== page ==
Scholarship Programs. The Middle East Partnership Initiative (MEPI) has launched two new pilot scholarship programs, the basic-education based “MEPI Scholarship Program,” and the higher-education based “Tomorrow’s Leaders” program, using $9 million in FY-2006 funds. The MEPI Scholarship Program is providing disadvantaged youth with the opportunity to receive a democratic based education (grades 7–12) at American-sponsored schools abroad. The program was launched in Oman, Egypt, Morocco, and Jordan, for the September 2007 school year and was enthusiastically received by teachers, parents, students, and the communities. With an additional $2.7 million in FY-2007 funds, the program has grown to include more students at the initial pilot schools and has expanded to include the affiliate school in Lebanon. The “Tomorrow’s Leaders” scholarship recipients will be selected from among the underserved around the Middle East and North Africa, and the scholarship will provide them with a four-year academic and internship/study-abroad opportunity with specialized curricula to develop their civic engagement, entrepreneurial, and leadership skills.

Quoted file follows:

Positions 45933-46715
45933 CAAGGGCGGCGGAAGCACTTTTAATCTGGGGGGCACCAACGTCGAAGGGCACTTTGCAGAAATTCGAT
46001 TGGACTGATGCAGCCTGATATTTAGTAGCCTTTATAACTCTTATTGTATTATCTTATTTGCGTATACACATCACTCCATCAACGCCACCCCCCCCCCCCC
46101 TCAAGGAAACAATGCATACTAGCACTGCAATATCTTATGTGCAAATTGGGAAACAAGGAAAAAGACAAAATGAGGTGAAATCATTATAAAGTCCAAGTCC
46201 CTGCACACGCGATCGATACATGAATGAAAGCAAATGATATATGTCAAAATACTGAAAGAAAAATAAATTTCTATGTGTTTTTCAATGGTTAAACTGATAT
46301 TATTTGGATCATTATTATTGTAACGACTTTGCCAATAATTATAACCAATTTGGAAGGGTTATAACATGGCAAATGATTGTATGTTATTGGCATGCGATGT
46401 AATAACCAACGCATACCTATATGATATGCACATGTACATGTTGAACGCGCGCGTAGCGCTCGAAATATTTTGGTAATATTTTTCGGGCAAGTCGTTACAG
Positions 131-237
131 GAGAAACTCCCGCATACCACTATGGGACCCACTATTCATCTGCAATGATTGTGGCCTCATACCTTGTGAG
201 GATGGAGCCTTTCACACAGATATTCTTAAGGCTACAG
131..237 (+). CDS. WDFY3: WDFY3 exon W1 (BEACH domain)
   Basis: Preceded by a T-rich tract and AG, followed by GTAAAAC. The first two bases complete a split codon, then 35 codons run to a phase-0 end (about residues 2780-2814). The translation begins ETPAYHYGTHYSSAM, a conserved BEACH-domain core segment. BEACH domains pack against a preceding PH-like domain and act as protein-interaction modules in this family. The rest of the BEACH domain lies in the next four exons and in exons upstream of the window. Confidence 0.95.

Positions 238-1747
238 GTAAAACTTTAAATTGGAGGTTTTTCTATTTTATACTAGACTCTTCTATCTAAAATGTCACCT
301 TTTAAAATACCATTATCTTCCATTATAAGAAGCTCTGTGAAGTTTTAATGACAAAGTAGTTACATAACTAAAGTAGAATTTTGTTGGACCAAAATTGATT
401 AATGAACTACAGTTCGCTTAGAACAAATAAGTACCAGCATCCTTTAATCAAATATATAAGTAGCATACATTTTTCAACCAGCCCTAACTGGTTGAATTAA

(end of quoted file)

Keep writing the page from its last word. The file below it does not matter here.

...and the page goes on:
USAID's Training Future Leaders initiative highlights the importance of U.S.-trained scholars and their unique role in developing their nations upon returning home. A USAID analytical study on prior USG investments will inform future program design and provide a "best practices" framework for long-term training programs. Currently, field research is being done in Yemen, Egypt, Nepal, and Indonesia. This program complements ongoing efforts carried out by the Department of State’s Bureau of Educational and Cultural Affairs and MEPI.

Funds Needed to Achieve Universal Basic Education. UNESCO estimates that $5.6 billion is needed per year to achieve EFA by 2015. Globally, UNESCO estimated that 103 million children were out of school in 2002/2003. For the countries in the Muslim world, this figure is estimated to be around 45 million. Estimating that it costs roughly $50 per year per child to complete basic education (six years of schooling), it would cost $2.2 billion per year in Muslim countries as a whole to achieve universal basic education.